Brands, Trade Deficit and Intellectual Property

In his latest speech, ITC chairman beautifully explained the role of brands and branding in a country’s economic development. The point he made is that India’s growth prospects are hindered by unsustainable current account deficit (CAD). This implies that Indian industry is not able to export as much as it should have. India’s trade basket is comprised of imports of high value added items whereas exports are made lower value added products. The Indian industry not competitive, our products and services are pulled by markets abroad whereas our markets pull variety of products from foreign manufactures. The only escape route out this difficulty lies in building competitiveness in higher value added goods and services.

Future belongs to economies and businesses which create intellectual property. Intellectual property is a better basis of creating and sustaining competitive advantage. Large CAD stems from imports of products (based on intellectual property of exporting firms for which we do not have substitutes) which lead to outflow of precious foreign currency. Many products are that made and consumed in within India also lead to outflows because Indian firms use intellectual property of foreign companies in the form of patents, copyrights, design and industrial processes. This over reliance on intangible property owned by foreign companies leads to CAD. The challenge for India is how to reduce foreign exchange outflows and increase inflows. It is in this background intellectual property assets is the key to achieving competitiveness in the international markets.

Indian companies pay to their foreign counterpart royalties for using their intellectual assets. This amount stood at 35000 crore rupees in FY12 (306 listed companies). Another analysis revealed that 75 of BSE 500 companies paid royalty equivalent to 32% of their net profits in FY12. It is legitimate right of a company to demand royalty for the use of their intellectual property but this it is also perfectly valid for a country to plot its own strategy to reduce these outflows and create stream of inflows. Every time a consumer picks up a foreign brand name, a part of the paid price ends up in some MNC’s coffers. The consumption basket of an ordinary citizen is now inhabitated by foreign brands. These categories do not belong to high end complex technology areas rather these include ice creams, soaps, shoes, confectionery, chocolates, batteries, cosmetics, burgers, pizzas, mobiles, refrigerators, and sanitary napkins.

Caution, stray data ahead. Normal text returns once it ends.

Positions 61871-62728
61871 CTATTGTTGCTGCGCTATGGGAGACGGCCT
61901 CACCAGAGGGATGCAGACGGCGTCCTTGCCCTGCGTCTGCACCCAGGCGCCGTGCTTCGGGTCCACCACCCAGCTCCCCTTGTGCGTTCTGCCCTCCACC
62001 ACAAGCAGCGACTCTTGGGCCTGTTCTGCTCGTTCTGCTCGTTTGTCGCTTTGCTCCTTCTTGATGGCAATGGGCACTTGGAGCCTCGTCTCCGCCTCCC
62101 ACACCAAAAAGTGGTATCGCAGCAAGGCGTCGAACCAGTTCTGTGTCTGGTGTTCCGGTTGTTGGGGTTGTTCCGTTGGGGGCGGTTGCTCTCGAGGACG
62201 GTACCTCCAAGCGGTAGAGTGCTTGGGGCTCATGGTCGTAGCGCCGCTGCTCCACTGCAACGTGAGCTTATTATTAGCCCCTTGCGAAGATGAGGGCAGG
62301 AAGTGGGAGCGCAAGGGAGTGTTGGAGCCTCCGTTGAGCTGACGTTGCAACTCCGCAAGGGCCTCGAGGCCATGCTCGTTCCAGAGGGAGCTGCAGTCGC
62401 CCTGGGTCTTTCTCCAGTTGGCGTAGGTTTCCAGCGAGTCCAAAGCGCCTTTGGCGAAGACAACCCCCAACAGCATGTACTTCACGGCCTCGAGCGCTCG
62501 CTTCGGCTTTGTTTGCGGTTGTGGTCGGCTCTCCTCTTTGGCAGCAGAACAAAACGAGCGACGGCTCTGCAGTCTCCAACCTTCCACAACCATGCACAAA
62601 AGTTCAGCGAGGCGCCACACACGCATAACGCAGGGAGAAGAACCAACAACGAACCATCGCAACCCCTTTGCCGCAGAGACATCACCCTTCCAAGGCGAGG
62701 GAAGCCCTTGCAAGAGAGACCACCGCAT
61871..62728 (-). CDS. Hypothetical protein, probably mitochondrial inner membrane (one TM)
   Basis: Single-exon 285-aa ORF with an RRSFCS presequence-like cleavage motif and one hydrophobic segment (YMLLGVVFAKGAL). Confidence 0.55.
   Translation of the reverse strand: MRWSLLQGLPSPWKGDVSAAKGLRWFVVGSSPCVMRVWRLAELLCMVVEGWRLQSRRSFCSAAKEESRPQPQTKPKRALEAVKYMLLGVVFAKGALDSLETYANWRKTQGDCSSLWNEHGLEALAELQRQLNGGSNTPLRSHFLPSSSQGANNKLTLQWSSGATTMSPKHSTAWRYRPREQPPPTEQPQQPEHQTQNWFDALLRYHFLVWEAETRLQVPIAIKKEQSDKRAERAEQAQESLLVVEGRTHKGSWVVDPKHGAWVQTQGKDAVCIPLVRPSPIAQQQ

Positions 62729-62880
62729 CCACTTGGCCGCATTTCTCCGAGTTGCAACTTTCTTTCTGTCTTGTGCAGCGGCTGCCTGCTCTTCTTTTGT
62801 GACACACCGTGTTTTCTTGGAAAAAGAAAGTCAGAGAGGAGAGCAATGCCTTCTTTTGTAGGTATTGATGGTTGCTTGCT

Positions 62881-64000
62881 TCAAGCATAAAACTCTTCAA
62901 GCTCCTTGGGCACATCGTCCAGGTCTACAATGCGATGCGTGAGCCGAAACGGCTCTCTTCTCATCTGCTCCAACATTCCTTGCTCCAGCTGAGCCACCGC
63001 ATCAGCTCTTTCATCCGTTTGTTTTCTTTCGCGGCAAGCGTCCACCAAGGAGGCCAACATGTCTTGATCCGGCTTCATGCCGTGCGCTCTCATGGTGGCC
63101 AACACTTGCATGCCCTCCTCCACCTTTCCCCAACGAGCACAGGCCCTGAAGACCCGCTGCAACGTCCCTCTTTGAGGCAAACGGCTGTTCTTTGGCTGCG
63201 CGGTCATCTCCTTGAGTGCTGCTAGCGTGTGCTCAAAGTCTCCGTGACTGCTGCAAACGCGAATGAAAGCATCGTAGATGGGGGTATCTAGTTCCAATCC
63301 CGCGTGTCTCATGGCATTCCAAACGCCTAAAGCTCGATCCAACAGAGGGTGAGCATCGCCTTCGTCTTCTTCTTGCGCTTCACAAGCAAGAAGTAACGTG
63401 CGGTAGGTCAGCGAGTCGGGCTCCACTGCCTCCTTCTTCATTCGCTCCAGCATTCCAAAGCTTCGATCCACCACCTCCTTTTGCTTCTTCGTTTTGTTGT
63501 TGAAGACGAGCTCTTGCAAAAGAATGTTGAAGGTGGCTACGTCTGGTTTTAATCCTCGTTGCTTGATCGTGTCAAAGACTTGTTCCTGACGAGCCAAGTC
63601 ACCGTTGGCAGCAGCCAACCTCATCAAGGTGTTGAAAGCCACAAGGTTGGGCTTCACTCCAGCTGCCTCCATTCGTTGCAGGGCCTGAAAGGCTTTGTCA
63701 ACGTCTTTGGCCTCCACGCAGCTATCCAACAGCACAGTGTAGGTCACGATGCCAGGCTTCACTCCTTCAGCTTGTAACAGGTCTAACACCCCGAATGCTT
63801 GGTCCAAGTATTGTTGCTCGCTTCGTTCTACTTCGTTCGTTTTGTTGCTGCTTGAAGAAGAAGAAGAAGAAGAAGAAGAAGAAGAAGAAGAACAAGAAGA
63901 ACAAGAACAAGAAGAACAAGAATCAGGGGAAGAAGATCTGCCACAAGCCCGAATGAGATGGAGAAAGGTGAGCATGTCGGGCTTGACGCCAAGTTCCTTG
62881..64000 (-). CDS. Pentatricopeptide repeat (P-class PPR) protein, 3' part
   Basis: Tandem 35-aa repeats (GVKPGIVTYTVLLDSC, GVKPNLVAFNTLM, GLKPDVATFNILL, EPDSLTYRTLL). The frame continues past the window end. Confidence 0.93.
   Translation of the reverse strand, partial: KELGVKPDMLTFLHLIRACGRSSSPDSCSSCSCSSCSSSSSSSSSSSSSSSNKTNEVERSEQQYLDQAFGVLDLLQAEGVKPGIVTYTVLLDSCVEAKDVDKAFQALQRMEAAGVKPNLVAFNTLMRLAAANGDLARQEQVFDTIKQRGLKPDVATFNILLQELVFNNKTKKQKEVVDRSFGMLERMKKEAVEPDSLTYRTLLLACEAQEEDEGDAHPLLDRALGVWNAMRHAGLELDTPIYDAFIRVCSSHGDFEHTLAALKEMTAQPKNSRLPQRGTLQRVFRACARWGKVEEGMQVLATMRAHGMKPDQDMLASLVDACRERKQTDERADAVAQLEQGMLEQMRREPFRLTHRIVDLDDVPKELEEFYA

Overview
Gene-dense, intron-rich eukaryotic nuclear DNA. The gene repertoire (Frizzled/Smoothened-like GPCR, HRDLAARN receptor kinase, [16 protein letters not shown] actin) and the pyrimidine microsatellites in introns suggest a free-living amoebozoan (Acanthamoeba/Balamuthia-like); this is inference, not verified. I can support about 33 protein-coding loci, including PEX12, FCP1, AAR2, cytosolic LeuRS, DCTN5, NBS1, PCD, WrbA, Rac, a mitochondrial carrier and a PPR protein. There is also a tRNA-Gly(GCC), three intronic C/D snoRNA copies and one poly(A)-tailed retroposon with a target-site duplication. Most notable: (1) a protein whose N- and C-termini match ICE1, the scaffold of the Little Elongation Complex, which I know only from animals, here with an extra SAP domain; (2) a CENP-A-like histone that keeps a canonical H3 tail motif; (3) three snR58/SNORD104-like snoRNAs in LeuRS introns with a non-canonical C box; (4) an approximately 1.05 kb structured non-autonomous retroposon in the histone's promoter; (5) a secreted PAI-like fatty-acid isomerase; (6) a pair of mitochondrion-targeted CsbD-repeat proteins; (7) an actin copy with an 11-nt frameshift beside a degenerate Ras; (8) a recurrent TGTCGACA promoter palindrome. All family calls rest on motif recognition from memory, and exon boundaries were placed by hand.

So what is the way out? How can our companies increase their participation not only in domestic consumer’s consumption story rather make inroads into foreign consumer’s consumption basket? The way out that Mr Daveshwar suggests is that Indian need to create world class brands. Truly world class brands transform products and services by huge intangible value addition which allows them to charge premium and foster loyalty. The appeal of true brands cuts across cultural, geographical and physical boundaries of the countries.

The brand creation should not be limited to the boardrooms of a few companies. Rather it must become national agenda. The government must focus on creating an appropriate ecosystem for intellectual property development.

                             

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